Keep on doing what you’re doing – giving us, girls, the best suggestions and advice about how to be better as project managers! Thank you!”Ani, Bulgaria
This blog began when I realised that there weren’t enough women writing and speaking about project management, although there were plenty working very hard at it.
Back in 2006, flicking through the trade press and going to conferences meant reading and listening to what men had to say about project management. There’s nothing wrong with that – they were (and still are) often very good. But the project management world was lacking a female perspective.
Basically, there wasn’t enough stuff about shoes, chocolate and crafts for my liking.
Today, things are better.
Conference organisers tell me that they go to lengths to attract female speakers. Editors have more balanced editorial panels. However, it isn’t their fault that they have to make a special effort: it’s ours. If we want women to have a more active role in promoting project management as a 21st century profession we need to get out there and do something about it.
I don’t speak for all female project managers, of course. And I hope I speak to men as well. This blog has evolved over the last years into a place where I hope all project managers will find something useful. A Girl’s Guide to Project Management aims to provide some direction in the world of project management by offering news, opinion and coverage of the many project management events that happen in the UK (and when I can get to them, overseas too).
In short, I’m the Girl, and this is my Guide. Welcome.
I can help you improve your projects.
Sign up for my career builder workshop.
More About Elizabeth
I’m a project and programme manager with around 20 years of experience in healthcare and financial services, including two spent working in Paris, France.
I also run Otobos Consultants Ltd, which predominantly does project management copywriting. We help people tell the story of their project more effectively.
I’m the author of quite a few project management books (these ones) including the popular Collaboration Tools for Project Managers, Customer-Centric Project Management and Shortcuts To Success: Project Management in the Real World (now in its second edition, and shortlisted for a UK business book award). I occasionally speak at conferences and events, and I try not to fall off the stage too often.
I’m a Fellow of the Association for Project Management.
A Girl’s Guide to Project Management is an award-winning blog. It won the Project Management category of the Computer Weekly IT Blog Awards in 2008, 2009 and 2010. In 2010 I was also named Computer Weekly’s Blogger of the Year and in 2011 I was named Computer Weekly’s IT Professional Blogger of the Year. I was shortlisted for a Women in Technology award in 2015.
In fact, over the years, people have said some very nice things. In 2017 I was named as one of the top 10 women in project management to follow on Twitter. In 2018 I was named as one of ILX’s 30 influential people in project management. In 2019, ProjectManager.com named me as one of the18 most influential people in project management.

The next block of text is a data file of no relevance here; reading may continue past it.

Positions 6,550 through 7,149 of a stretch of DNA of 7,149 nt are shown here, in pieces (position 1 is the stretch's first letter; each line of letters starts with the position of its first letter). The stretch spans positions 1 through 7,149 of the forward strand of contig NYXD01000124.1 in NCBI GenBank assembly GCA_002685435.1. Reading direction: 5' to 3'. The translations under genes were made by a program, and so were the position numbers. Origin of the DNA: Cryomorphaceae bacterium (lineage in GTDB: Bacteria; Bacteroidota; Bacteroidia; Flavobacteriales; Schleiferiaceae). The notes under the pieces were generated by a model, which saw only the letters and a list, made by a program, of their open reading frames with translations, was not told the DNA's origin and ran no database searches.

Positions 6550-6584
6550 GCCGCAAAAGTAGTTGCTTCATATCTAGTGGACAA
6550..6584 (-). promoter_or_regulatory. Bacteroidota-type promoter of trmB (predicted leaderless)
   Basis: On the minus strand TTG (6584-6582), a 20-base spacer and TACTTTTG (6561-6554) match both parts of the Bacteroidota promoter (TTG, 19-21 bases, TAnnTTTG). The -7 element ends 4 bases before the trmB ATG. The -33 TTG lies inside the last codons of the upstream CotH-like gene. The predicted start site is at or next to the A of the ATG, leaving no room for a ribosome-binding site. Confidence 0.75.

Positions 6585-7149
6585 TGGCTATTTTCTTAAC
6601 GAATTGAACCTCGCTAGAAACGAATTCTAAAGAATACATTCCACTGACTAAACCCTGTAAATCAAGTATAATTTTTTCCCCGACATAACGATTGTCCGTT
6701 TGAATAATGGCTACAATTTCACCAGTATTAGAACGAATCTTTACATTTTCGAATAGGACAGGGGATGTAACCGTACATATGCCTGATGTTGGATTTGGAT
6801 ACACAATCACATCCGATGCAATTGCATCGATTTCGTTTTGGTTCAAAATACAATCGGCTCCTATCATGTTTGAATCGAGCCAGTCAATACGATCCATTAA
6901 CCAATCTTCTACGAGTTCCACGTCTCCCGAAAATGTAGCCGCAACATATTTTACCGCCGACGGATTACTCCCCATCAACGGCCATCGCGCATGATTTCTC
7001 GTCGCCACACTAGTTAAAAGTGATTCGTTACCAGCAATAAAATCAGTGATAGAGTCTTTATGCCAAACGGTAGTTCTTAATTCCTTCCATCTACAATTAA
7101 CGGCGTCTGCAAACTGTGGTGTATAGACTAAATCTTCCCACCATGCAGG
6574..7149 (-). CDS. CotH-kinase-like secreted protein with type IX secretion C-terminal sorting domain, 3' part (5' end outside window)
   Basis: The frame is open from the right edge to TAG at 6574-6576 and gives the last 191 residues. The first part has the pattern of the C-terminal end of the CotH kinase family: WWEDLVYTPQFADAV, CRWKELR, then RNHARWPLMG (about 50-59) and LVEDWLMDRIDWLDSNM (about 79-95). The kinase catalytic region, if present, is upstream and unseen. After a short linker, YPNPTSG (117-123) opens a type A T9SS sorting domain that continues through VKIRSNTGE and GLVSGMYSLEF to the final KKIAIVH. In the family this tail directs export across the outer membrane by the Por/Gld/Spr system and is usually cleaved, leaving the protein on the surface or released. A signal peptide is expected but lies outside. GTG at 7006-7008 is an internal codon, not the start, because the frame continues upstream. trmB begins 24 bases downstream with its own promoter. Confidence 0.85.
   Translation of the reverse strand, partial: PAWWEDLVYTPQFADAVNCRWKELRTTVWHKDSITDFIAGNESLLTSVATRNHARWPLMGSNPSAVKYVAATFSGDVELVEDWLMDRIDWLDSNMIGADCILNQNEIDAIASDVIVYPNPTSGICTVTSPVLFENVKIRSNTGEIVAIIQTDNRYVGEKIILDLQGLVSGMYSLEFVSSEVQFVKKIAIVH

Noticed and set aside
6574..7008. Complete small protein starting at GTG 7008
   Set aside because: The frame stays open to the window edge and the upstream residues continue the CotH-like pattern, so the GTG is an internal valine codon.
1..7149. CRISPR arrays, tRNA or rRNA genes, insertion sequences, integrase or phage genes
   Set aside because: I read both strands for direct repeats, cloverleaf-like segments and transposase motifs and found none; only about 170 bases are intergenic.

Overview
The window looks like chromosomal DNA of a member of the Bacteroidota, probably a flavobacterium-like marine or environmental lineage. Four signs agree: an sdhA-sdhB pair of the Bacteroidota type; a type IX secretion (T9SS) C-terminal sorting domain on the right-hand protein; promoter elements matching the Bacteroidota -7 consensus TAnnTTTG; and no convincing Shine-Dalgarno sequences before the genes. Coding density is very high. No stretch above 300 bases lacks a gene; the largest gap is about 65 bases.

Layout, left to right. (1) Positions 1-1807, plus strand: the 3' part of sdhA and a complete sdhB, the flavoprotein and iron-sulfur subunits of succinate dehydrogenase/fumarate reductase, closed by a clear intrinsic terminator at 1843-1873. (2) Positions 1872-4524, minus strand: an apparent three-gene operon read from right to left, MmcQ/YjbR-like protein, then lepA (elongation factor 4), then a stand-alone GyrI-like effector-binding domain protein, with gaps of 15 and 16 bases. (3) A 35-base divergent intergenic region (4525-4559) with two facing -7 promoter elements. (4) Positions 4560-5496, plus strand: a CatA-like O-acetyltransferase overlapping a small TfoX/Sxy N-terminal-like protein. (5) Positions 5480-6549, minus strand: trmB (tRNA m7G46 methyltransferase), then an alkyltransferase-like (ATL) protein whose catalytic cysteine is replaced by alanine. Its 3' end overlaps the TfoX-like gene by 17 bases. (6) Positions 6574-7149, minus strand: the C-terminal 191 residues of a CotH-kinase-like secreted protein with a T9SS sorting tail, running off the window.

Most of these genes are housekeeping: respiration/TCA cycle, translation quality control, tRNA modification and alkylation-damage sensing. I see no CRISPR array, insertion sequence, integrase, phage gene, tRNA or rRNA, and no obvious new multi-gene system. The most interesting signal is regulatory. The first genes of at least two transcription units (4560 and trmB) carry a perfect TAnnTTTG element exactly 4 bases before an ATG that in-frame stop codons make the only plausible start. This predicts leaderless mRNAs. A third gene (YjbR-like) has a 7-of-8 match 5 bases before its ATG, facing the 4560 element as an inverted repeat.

I’ve been featured in:
- The Telegraph Project Management Supplement
- Business and Industry
- and plenty of others.
I’ve also appeared on numerous podcasts.
More About A Girl’s Guide To Project Management
The views expressed on this site are mine only, and don’t represent those of any employer or client past or present with whom I have worked.
Posts are copyright me unless otherwise specified. That means you can’t copy and paste my writing from here to your own website. Comments and guest posts are copyright their authors. For more terms, read this.
I am an affiliate for certain products, which means I make a commission if you buy them through one of my referral links. For more about this, read my earnings disclosure.
I can be contacted at elizabeth [at] girlsguidetopm [dot] com. For a better chance of a reply, read the pitch policy first.
The Office Goddess Mug photo, which I used during 2009 to illustrate the Office Goddess series, is used by permission of Ganz.
Like many industries, project management remains male-dominated. This is noticeable when reading project management thought leadership. The project managers who share their expertise online tend to be less diverse than the discipline itself. Specifically, they tend to be overwhelmingly male – even when research shows that project managers in some industries (like financial services) have close to a 50/50 gender split.
To honor International Women’s Day, GetApp highlighted 10 women who share their project management insights with the world. This knowledge-sharing plays a huge role in advancing the discipline. It’s impossible to write a list of female project management influencers without including Elizabeth. She started her popular blog years before the subject of women at work was trending. She saw the lack of female voices in project management writing and chose to be the change that she wished to see. Elizabeth’s insights increase in value as the project management discipline becomes less technical and more broad.
Lauren Maffeo, GetApp
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